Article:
Working on this rewrite has definitely helped me improve as a writer.
I started the process thinking “Okay. I’ll change what I have to in order to make this better.”
But the more I worked on it, the more I thought “I like it the way it is. Maybe I don’t have to change anything.”
Wrong! Wrong! Wrong!
The whole point of the rewrite is to CHANGE IT TO MAKE IT BETTER. Look for ways to improve what’s already there.
Maybe it’s something small, or maybe it’s something that completely changes the dynamic, but no matter what, you do what’s necessary to make your script stronger. Even if you don’t want to, which makes it that much harder.
Case in point: DREAMSHIP has a supporting character I love. He was a blast to write, and I thought he had a pretty solid backstory, but some high-quality feedback opened my eyes to the fact that there needed to be more to him. How could I fix that? I ran through various scenarios until I found what I needed: flip his personality around.
And much to my amazement, everything I had come up with before not only still worked, but now even more so. He’s got more depth as a character, including a more satisfying arc, and I’ll be able to create more conflict with him in later scenes.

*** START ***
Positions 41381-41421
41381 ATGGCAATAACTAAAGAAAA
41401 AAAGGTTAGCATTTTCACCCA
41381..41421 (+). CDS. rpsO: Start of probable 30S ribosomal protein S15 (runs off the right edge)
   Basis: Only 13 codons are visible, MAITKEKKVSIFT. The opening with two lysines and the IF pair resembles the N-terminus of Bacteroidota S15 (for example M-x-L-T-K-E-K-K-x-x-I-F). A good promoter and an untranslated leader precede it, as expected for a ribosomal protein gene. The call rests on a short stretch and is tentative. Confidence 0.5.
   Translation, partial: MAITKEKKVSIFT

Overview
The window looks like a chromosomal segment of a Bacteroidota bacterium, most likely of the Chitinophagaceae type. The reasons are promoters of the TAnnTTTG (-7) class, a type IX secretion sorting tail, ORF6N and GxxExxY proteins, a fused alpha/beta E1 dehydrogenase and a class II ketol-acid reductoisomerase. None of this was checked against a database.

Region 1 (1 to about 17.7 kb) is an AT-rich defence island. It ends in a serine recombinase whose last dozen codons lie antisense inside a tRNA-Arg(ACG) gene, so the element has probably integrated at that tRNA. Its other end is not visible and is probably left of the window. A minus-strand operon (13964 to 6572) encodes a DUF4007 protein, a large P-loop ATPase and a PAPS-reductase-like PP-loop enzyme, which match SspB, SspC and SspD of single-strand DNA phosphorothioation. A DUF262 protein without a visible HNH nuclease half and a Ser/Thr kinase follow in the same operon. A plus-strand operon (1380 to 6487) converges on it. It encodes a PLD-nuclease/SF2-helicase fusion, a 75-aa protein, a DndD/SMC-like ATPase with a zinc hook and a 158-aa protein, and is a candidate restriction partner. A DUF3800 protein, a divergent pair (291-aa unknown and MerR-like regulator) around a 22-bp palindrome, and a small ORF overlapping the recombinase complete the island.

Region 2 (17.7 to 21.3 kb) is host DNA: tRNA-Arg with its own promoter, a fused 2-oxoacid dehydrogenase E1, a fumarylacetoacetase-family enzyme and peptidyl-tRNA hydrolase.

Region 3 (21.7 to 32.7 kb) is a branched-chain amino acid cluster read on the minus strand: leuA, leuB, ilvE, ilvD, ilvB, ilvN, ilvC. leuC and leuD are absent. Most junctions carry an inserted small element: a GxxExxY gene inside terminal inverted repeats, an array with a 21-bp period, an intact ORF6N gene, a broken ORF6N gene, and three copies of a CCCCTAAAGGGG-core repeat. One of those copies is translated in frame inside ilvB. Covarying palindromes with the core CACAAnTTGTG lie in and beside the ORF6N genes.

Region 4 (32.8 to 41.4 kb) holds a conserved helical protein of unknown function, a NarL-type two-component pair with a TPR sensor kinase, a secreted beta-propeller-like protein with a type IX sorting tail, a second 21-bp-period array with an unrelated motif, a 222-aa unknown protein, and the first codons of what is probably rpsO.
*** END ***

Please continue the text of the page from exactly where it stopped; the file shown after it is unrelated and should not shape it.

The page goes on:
Lesson learned: I didn’t want to change something I considered ‘just fine the way it is,’ but I had to accept that those changes had to be made. Sure, they were hard to deal with at first, but they improved the story.
Now I’m not as hesitant about making changes, and my script is that much better for it.
4 thoughts on “Ch-ch-changes”
A constant struggle. What I hate is when I come up with something–a catch phrase, a metaphor–that I adore but realize it doesn’t belong anywhere in what I’m working on. Sigh… 🙂 Jane
That as well. The hardest part really seems to be getting yourself to make the necessary change(s). After that, you wonder what took you so long.
Thanks for the follow!
Good encouragement for a crusty old hermit like myself. (Well, I’m not old exactly. But when I write, I am crusty and hermit-like.)
Also, the more I think of the rest of that song, the more I see it as a chronicle of the writing process. “I still don’t know what I was waiting for, and my time was running wild, a million dead-end streets. Every time I thought I’d got it made, It seemed the taste was not so sweet!”
What writer hasn’t gone through that!